Kid’s are frustrating sometimes. They want one thing, get distracted, and do another thing. Sometimes they are tired, or distracted, or had a big day. Here’s a short post on mindful tips to use when kids don’t want to attend class. So, kids are not naturally self-motivated. When your child’s mind says not in the right place, even the most fun activities can be a struggle to get to. With that said, here’s some strategies to help you work around lack of motivation with trying to get your kids to class.
Number 1, be attentive to what your child is doing in the moment, he is supposed to get ready for class. If he is playing or having fun with a friend, then be ready for battle. With that said, have your child participate in a chore or task that’s not as much fun around 10 to 15 minutes prior to getting ready for class.
Number 2, be attentive to your own projection of emotions as you get your child ready for class. If you are stressed, rushed or aggravated in any way, this will project the same emotions on your child. With that said, be sure to project positive and upbeat energy as you’re getting your child ready for class.
Number 3, be attentive to how you respond to your child’s overall performance after class. If you are expressing too much emphasis of what she did wrong versus right, then those negative feelings will carry over. With that said, be sure to limit criticism and focus more on productive conversations after class.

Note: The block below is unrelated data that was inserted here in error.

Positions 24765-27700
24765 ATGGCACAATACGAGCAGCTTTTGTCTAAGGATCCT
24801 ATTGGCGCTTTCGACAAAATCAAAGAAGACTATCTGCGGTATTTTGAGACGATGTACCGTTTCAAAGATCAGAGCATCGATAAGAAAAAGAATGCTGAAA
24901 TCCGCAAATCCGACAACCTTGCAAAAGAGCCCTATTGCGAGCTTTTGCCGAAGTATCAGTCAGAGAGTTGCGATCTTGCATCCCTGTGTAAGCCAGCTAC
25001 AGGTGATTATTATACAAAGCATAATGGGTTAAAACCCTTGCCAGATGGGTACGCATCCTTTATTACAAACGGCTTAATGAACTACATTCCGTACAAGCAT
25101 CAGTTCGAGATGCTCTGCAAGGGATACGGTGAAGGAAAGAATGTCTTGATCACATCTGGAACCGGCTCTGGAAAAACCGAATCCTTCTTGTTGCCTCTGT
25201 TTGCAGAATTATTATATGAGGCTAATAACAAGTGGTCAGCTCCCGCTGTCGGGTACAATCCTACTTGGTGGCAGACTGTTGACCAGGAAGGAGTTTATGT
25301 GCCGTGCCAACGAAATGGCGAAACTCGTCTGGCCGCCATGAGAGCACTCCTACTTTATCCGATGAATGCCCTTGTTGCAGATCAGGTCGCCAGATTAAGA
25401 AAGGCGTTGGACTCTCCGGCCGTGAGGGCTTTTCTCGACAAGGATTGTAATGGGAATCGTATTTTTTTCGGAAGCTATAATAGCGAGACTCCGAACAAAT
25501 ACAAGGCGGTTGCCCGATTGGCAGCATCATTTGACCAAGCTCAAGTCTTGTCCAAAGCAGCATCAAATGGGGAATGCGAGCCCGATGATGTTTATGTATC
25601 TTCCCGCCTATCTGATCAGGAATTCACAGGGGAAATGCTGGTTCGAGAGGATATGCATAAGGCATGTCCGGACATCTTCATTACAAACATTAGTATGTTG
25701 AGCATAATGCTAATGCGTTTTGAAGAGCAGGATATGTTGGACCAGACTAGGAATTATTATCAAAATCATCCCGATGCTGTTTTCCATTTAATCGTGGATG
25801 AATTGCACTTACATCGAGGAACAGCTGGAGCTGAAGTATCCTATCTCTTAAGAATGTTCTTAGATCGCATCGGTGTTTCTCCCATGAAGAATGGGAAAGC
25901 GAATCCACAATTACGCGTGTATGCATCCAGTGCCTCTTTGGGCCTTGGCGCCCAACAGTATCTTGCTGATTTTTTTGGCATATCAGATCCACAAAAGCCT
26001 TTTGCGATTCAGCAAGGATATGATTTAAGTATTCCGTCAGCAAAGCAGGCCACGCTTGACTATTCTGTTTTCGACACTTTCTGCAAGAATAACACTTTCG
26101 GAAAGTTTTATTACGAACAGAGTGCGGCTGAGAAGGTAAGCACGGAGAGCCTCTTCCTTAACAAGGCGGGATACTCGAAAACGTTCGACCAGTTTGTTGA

Number 4, be intentional with your goals by communicating with your child’s instructor. The goal is to foster motivation, what the instructors know about your struggles so that they can be mindful to motivate your child before, during, and after class. It takes a village so don’t be afraid to ask for support.
Number 5, prompted motivation by rewarding your child. Remember that the children’s brains are still growing and most of the development comes from positive stimulation and experiences. With that said, pre frame the proper behavior that you’d like to see when going to class and then setting attainable number of classes she must attend with this behavior along with the reward for doing so. For example, “Attend the next 3 classes with the proper behavior and we will grab ice cream on the way home.”
Now, these tips are not rocket science, but are often overlooked. As parents, we get caught up in the daily grind so we sometimes forget that situations like this require attentive and intentional parenting. I hope this post sheds some positive light on how to help your child get ready for class. Good luck and thank you for your time in reading our blog.